Blog Author Maureen Goldman

Turning Death Into A Celebration of Kindness

“Today is the anniversary of my mom Rita’s death. I was 22 when she died so this year has special significance as my daughter Emma is 22. We are going to do 22 kind things together in honor of my mom. The first is asking people to join us in honoring this day with an act of kindness. Would you consider doing something kind for someone today and sharing it with me? We will include your act of kindness in a prayer, along with those of my family, to send my mom this evening.”

That is that message I sent to family members and a few friends on Monday, October 22nd. It was my brilliant friend Audrey’s idea. She suggested it when I shared the fear of my mom’s impending anniversary. I thought the day would trigger a depression or something worse. She called her idea turning the tide on 22.

When the 22nd landed, I prepared to step on a land mine, a moment when sadness explodes without warning. Fortunately, I spent the day with sweet girls, as their substitute teacher, at the Atlanta Girls’ School. They kept me connected to love. Otherwise, I’m pretty sure the day would have been foggy.

For the kindness challenge, people responded in lots of different ways. Some made donations to nonprofits, some offered quiet gestures, and others gave their time to someone who needed it. My cousin Suzanne blew me away. She has two children and works twelve-hour shifts in a hospital as a physician. Her four-year-old daughter is currently in a body cast. She’s been stretched to the limit this last month. Still, Suzanne took time to do the following for a patient.

“I was rounding on a 75-year-old man who was admitted for passing out. He had a urine infection which was likely the cause, no other real issues and ready to be discharged. He had sad eyes. I was busy but thought of your message this morning so I decided to sit down in the chair and probe a little further.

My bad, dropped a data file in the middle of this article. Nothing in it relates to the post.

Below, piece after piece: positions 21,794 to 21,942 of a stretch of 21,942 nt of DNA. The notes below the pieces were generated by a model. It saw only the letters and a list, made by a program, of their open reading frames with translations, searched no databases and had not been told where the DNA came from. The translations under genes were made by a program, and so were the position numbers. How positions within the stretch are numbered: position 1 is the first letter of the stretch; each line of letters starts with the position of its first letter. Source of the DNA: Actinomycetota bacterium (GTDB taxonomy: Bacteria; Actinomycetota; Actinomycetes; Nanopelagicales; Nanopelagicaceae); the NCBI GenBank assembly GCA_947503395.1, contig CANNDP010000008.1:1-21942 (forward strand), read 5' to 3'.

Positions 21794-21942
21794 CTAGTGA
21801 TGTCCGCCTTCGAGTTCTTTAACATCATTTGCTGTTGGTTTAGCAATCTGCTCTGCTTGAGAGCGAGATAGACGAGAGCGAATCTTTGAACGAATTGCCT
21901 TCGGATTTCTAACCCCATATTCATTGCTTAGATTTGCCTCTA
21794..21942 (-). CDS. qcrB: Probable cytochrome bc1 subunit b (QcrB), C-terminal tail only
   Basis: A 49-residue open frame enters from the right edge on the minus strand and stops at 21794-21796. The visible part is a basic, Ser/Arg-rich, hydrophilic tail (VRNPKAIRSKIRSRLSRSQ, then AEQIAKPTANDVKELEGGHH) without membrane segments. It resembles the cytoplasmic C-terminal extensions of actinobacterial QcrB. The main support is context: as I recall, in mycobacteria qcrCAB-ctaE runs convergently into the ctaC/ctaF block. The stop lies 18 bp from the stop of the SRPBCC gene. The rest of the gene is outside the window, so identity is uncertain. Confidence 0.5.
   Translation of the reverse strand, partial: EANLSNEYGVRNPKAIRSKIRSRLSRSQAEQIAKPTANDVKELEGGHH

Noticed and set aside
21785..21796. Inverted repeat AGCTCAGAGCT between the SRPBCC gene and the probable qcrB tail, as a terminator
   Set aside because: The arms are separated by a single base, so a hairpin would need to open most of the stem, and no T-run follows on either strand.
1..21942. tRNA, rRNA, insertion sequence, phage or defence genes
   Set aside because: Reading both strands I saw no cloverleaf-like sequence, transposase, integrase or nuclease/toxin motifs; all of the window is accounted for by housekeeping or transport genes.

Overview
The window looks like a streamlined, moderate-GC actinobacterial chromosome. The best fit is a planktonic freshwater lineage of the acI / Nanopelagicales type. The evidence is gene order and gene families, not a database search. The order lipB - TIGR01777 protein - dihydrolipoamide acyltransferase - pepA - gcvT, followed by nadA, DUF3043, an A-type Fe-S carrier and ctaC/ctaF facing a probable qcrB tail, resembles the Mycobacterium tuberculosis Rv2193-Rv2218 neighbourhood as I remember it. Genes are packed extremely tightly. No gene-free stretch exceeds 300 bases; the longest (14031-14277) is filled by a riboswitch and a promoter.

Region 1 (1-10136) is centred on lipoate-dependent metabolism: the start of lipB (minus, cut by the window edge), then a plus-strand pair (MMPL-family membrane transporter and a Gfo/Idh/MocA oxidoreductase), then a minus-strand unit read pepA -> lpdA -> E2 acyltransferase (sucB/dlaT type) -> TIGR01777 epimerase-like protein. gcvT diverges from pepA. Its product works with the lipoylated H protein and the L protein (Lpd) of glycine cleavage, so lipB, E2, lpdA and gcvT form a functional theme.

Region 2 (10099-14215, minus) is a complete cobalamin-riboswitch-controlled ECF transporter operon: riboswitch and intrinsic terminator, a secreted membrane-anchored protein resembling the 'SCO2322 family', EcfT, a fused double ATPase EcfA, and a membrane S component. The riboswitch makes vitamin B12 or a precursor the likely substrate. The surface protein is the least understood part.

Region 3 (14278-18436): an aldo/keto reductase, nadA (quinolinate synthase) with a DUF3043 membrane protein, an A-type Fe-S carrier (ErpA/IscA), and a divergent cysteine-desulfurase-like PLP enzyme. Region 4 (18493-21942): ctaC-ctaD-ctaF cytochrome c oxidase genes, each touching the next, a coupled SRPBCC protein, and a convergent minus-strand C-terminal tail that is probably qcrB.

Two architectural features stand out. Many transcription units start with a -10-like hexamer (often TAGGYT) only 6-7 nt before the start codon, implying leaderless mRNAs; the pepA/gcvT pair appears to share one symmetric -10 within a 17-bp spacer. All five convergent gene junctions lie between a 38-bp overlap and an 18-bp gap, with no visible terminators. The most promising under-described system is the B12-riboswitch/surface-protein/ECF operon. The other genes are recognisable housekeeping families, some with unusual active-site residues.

His wife passed away last year and around the same time he lost his son to cancer.  His other son was disabled at the age of 21 from a car accident and was living in a nursing home. He needed to talk. He needed someone to care. He needed to be heard. He never thought he would be old and alone and worries about what will happen to his disabled son when he passes away. He didn’t realize how much he needed his wife until she was gone. We talked about life. I offered bad ideas about getting involved in a church group or support group. He nodded. I could not help him but I could offer kindness and a conversation. I sat for 45 minutes with him as he unloaded some sadness from his heart.  I think it helped him, I know it helped me. We miss you Rita and to young Annie who lost her mom at such a young age, I hope someone was there to sit and listen to you.”

Emma and I try to do something kind for someone every day now. My husband Mark and my son Matt joined the challenge too. So far, I’ve discovered that the best thing you can do is ask someone about themselves and be prepared to listen to his or her story with your whole heart. Today, a person I’ve never talked to before told me about his suicide attempts and how his fiancée helped him find meaning in his life. He is 22.

Kindness is starting to feel less about being kind and more about power. Each time I hear a story or do some small thing that brings a smile, I realize that kindness is a force. It no longer feels a bit silly to talk about. I’ve seen it in action enough to know that it is an electric and bold force for good.

October 22 will not just be a grim reminder that my mom is gone. It will be a national holiday for our family. The day we celebrate sharing our hearts with strangers and turning the tide on sadness.